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I am currently developing a small open source project and would like to make sure I got the licensing right. I am pretty new to the open source model. I have benefited from it on a personal level for years. I can't help but want to make sure that my project is open to users who contribute to the project and not just free loaders. Of course this isn't to restrict usage of people experimenting with the project for personal reasons or students or anything of the like. I am thinking more of companies that might profit from too weak licensing.

Through research I understand that using a strongly protective GPL or an AGPL license distributed freely with the project combined with a more permissive license sold to companies who have different needs might be a good solution. Even though the AGPL is kind of frowned upon even as far as being banned by Google.

In any case I realize that this might be an opinionated subject matter so let me keep this to a specific cadre. I recently stumbled upon a less common solution that is License Zero. However, I can't find a lot of information on it's compatibility with other licenses. My question is now, is License Zero a good fit for an open source project? More specifically is it compatible with current business models or licenses like the MIT open license or GPL license. Would someone be able to integrate my code in their open source project? Inversely can I use open source libraries that operate under commonly found licenses in my project?

Also I understand pretty well, from such posts, that I essentially can't override a clause of a license from a codebase I use in my project. So in the case of dual licensing I can use a GPLv2 codebase in my open source version but can't use the same codebase when I sell a closed source version of my project for instance am I right? More precisely does the GPLv2 forbid such forms of dual licensing? I guess the only work around for me or a company interested in my code for proprietary projects is to get a license agreement or waiver of some kind?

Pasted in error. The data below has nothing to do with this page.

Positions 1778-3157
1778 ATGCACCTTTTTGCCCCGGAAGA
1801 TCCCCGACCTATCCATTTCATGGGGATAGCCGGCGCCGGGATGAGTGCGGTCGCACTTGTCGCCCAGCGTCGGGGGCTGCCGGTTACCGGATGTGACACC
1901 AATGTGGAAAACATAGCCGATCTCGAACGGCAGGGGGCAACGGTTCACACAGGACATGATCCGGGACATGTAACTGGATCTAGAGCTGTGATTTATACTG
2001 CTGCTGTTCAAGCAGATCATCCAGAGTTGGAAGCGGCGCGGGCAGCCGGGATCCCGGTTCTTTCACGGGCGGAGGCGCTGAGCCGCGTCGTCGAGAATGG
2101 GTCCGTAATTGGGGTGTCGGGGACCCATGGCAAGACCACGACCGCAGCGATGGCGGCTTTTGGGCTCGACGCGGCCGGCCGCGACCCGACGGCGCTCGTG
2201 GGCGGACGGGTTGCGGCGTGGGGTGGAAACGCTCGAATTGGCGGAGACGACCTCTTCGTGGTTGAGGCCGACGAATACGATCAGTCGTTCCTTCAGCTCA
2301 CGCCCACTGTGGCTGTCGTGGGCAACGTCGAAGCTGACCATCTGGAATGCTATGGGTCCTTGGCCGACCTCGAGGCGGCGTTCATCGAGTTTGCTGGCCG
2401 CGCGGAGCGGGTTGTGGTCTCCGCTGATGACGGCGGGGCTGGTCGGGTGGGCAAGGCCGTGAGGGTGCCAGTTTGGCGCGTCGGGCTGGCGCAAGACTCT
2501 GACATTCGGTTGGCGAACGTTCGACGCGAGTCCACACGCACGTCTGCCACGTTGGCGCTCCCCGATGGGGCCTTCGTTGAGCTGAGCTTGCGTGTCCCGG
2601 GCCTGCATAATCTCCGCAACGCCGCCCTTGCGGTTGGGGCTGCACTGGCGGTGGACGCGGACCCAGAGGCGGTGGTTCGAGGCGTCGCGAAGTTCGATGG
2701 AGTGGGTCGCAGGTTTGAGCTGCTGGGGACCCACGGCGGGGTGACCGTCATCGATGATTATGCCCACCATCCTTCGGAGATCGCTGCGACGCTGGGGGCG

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You have asked a fairly broad question so I'll discuss a few snippets, and come back to the License Zero at the end.

Restricting users of free software.

I can't help but want to make sure that my project is open to users who contribute to the project and not just free loaders. Of course this isn't to restrict usage of people experimenting with the project for personal reasons or students or anything of the like. I am thinking more of companies that might profit from too weak licensing.

Unfortunately, that would not be a FLOSS license. This goes against freedom zero in the Free Software Definition (“The freedom to run the program as you wish, for any purpose”) and against criterion 6 “No discrimination against fields of endeavor” in the Open Source Definition.

Dual licensing.

using a strongly protective GPL or an AGPL license distributed freely with the project combined with a more permissive license sold to companies who have different needs might be a good solution.

does the GPLv2 forbid such forms of dual licensing?

If you are the sole copyright holder, you can of course issue multiple non-exclusive licenses at the same time. It is not necessary that all licenses are a free software license. The licenses that you sell don't have to be “more permissive”.